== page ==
Currently reading: New Subaru Impreza 4WD hatch brings back RS range-topper
Not-for-UK Mk6 Impreza is redesigned, re-engineered, and brings a 2.5-litre boxer option

The Subaru Impreza has returned for a sixth generation to rival the Volkswagen Golf and Honda Civic with a purposeful new look and the option of a warmed-up RS range-topper.

Making its global debut at this year's LA motor show, the reborn Impreza brings significant technological and dynamic improvements over its predecessor - and drops the long-running saloon variant.

It will land in US dealerships in spring 2023 to provide a lower-slung alternative to the closely related Subaru XV crossover, and has been revealed exactly 30 years after the first Impreza took to the Los Angeles show stage, as what Subaru calls the first mass-produced compact car with four-wheel drive. 

Read more: Prodrive P25 restomod review

The redesigned Mk6 Impreza is a more dynamically focused proposition than its forebear, based around the latest version of Subaru's Global Platform, which is claimed to boost stiffness by 10% and reduce weight for an "improved dynamic performance, smoother ride and quieter cabin". 

True to form, it comes exclusively with two driven axles, with revisions to the company's trademark Symmetrical All-Wheel Drive system claiming to improve response time and cornering agility. Active torque vectoring is a standard feature.

Subaru also highlights a standard-fit dual-pinion steering rack which has been lifted from the rally-honed WRX to boost steering feel.

Subaru impreza on display in los angeles red rear quarter

Entry-level variants use a 2.0-litre four-cylinder boxer engine with 152bhp and 145lb ft, while a new Impreza RS caps the line-up with a 2.5-litre boxer producing 182bhp and 178lb ft. 

All motors send their reserves to the wheels through a CVT gearbox, but the RS and mid-rung Sport variants are equipped with paddle shifters behind the steering wheel for manual shifting.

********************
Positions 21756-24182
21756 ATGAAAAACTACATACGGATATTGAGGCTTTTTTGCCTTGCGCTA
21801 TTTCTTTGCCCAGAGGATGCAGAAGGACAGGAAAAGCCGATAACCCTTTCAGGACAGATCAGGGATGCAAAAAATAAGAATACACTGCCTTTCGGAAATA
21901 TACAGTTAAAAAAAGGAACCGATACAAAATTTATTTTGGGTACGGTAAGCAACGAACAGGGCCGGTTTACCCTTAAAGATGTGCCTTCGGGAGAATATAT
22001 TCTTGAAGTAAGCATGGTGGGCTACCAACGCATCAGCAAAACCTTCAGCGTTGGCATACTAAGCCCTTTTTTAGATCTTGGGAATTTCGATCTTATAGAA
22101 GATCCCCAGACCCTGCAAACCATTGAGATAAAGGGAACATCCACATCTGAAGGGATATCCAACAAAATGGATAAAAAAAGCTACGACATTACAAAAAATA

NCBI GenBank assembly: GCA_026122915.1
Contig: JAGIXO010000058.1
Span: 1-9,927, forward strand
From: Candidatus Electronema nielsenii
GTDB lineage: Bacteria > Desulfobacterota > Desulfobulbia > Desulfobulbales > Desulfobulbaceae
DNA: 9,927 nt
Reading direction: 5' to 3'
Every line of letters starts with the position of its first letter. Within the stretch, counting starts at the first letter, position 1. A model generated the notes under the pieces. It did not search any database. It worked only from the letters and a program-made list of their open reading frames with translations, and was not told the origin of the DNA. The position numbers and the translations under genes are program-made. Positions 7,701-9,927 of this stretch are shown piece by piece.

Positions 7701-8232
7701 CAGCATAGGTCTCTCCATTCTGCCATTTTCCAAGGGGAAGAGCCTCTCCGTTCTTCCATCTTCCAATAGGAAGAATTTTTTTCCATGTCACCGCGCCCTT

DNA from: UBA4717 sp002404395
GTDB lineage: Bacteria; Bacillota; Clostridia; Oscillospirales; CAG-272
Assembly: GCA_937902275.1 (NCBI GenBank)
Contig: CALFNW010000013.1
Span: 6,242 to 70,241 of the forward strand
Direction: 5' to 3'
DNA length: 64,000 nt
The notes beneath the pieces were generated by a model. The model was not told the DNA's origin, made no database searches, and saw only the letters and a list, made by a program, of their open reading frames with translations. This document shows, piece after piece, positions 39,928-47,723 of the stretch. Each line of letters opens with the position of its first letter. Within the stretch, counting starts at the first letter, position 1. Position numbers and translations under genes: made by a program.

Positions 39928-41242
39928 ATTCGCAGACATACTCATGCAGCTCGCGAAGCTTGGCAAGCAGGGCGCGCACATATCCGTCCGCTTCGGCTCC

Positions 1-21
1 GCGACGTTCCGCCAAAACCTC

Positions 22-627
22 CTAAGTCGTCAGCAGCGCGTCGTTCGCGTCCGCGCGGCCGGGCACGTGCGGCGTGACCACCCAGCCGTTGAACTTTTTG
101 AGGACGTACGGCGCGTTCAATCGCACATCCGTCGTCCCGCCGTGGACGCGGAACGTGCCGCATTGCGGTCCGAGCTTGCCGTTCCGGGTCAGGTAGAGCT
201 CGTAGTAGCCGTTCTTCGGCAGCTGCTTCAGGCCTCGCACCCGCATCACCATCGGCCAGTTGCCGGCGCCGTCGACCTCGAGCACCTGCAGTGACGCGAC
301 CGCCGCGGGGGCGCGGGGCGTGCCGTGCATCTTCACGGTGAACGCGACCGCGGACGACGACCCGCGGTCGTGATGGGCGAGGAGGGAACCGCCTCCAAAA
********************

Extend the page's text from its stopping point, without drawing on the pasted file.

The new Impreza RS revives a badge that first appeared in 1998 as a precursor to the full-fat WRX. It is marked out with bespoke badging, grey 18in alloy wheels, black trim elements and LED fog lights. Inside, its sporty focus is highlighted by carbon-effect accents, red seat bolsters and rally-style aluminium pedals. 

Back to top

Subaru took the standard Impreza off sale in the UK in 2017, citing a lack of demand compared to its Subaru Forester, Subaru Outback and XV crossover models. The hot WRX followed suit in 2018. 

Felix Page

Felix Page
Title: Deputy editor

Felix is Autocar's deputy editor, responsible for leading the brand's agenda-shaping coverage across all facets of the global automotive industry - both in print and online.

He has interviewed the most powerful and widely respected people in motoring, covered the reveals and launches of today's most important cars, and broken some of the biggest automotive stories of the last few years. 

Join the debate

Add a comment…
Peter Cavellini 17 November 2022

And the reason we're not actually getting it is?, nope?, nether have I, this looks great, and this is just one of what the UK will miss out on.